Setting a Race Time Goal
Recently, I came across a post from Mile-Posts.com (also, Dorothy the face of the Saucony Find Your Strong project). She's a blogger and running coach, and she wrote about using the McMillan Running Calculator to help determine goal times for races. I've never used this before, so this got me thinking. What are my equivalent times? What really is a reasonable goal time for my June marathon?
Of course, I've had a time in mind for June for a while now, and that time is 5 hours. I
secretly hope this time is high, but knowing how rough things were in Chicago I wanted to give myself some slack. I also know that my 21-miler time in Big Sur would extrapolate to a 5 hour marathon, but that course was super hard and I ran slower than normal long runs there.
So, what is this MacMillan Running Calculator you ask? It's a website that allows you to enter your current time or goal time, and it outlines equivalent paces for different race distances. It also outlines suggested training paces for your race goal. In a second post, Mile-Posts mentions why she uses her goal time and not current time. For my purposes, I'm basing my marathon goal off of my current half marathon time. I have a whole separate printout for my half marathon goal time!
My half marathon PR is 2:10:07, a pace of 9:56 per mile. I feel good about using this time because I ran pretty darn close to it 2 other times recently. Based on this, my other paces should be:
5K 28:09, 9:04 per mile
10K 58:28, 9:24 per mile
Marathon 4:34:25, 10:29 per mile
This is within 10 seconds of my 5K PR. I haven't run a 10K in the last 2 years other than the Turkey Trot that bottlenecked at the end and prevented running to the finish, so I can't say I have an accurate view of my 10K time right now. My PR is 1:04:07 from 2009, at which time my half PR was 2:26. (But I'll be running one this weekend, we shall see...)
Do I think I can run a 4:34 marathon? I should say yes, I am going for it, I am confident! In reality I don't feel quite that confident, but it's nice to know how my times project to the marathon distance.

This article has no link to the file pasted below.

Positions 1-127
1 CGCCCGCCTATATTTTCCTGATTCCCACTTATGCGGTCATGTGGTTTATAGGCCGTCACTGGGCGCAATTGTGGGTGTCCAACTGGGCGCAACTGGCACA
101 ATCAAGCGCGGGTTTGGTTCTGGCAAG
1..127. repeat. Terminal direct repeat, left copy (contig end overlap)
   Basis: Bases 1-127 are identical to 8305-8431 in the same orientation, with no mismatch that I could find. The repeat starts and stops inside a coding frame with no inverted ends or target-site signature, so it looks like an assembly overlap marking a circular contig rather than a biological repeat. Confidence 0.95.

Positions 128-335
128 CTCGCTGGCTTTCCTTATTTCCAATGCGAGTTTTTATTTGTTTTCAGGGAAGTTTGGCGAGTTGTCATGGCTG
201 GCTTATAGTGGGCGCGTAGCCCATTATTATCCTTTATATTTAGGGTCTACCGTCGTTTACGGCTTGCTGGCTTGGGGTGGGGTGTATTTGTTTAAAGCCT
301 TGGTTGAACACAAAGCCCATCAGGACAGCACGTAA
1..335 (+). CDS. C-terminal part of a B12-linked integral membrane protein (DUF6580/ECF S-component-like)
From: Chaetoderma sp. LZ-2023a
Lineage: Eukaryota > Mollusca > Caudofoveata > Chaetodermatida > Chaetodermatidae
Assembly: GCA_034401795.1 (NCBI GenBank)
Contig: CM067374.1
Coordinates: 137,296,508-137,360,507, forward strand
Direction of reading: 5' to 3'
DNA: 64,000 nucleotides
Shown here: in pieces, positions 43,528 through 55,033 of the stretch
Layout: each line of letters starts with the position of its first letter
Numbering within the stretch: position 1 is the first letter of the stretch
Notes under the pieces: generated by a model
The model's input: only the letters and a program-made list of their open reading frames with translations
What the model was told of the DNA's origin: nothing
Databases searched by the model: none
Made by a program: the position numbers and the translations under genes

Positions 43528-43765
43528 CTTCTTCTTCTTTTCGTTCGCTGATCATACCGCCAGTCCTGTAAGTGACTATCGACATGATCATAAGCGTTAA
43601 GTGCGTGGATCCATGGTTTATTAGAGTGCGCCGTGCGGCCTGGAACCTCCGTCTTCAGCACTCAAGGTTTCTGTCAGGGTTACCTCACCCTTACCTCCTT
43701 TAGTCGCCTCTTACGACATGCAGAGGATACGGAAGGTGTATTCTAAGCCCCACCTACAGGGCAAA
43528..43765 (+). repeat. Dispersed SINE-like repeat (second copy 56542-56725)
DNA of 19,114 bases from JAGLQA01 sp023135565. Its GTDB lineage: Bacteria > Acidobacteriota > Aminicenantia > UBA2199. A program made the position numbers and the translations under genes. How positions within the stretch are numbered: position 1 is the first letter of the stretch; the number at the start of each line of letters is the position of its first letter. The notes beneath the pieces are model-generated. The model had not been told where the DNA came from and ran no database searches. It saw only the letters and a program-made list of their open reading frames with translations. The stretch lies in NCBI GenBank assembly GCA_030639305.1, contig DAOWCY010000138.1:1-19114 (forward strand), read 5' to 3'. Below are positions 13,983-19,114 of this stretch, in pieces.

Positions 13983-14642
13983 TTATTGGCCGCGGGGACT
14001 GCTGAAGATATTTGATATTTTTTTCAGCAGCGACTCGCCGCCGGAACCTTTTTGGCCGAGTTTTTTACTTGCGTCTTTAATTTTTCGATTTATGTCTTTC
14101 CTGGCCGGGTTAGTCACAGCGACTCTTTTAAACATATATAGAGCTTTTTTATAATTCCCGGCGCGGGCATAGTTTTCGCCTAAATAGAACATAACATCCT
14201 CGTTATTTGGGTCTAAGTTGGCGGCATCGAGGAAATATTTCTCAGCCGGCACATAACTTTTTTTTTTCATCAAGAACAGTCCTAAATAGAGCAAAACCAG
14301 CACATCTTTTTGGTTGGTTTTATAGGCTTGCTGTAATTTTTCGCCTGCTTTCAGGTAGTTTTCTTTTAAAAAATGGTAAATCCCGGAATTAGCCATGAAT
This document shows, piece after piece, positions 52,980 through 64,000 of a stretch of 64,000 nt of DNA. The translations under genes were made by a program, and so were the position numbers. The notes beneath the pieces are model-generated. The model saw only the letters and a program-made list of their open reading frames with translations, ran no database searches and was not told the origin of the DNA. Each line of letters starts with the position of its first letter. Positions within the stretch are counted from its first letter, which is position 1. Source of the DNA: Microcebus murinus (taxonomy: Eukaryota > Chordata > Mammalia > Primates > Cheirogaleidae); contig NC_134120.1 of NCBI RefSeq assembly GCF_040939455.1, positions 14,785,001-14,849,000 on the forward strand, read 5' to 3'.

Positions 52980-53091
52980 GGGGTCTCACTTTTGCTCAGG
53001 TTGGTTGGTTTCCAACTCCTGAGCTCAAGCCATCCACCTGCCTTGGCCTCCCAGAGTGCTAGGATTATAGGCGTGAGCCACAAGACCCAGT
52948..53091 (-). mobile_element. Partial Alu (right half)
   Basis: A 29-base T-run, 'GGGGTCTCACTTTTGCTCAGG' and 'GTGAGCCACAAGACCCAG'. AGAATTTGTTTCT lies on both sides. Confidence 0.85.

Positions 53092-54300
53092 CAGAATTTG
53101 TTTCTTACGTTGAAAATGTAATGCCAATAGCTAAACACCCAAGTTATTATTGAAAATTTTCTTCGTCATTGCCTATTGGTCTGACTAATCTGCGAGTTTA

The McMillan site also suggests training paces for types of runs, and I fall very well within the training paces to reach this 4:34 goal, at the faster end in most cases.
Long Runs 10:59-11:59 per mile
Easy Runs 10:59-11:29 per mile
Steady-state Runs 9:56-10:14 per mile
Tempo Runs 9:32-9:56 per mile
If not this time, I will eventually shoot for this time goal and try to push myself harder. I'm very much a cautious, make-sure-to-finish-and-save-energy person even in races so time goals take some mental work. Especially because of my Chicago experience, Seattle may need to be more of a finish goal than a time goal, a redo of my first marathon if you will. After I feel even a bit comfortable with the distance, I can work on time goals.
Last, I have to share an awesome photo that was posted to Facebook by Nathan Performance Gear today. I find it incredibly accurate.
Who doesn't want pancakes? Or at least some food that you particularly crave during a long run. Mine is
beer. There is something refreshing about beer and its carbonation, with a little bitterness in the hops. I have trouble eating solid foods for a while after a long run, so I guess beer is my body's replacement. Interestingly enough, I don't even drink beer that often if it's not following a hard run!
How do you set your goal times? What is your hard workout food craving? Leave it in the comments, I'd love to know!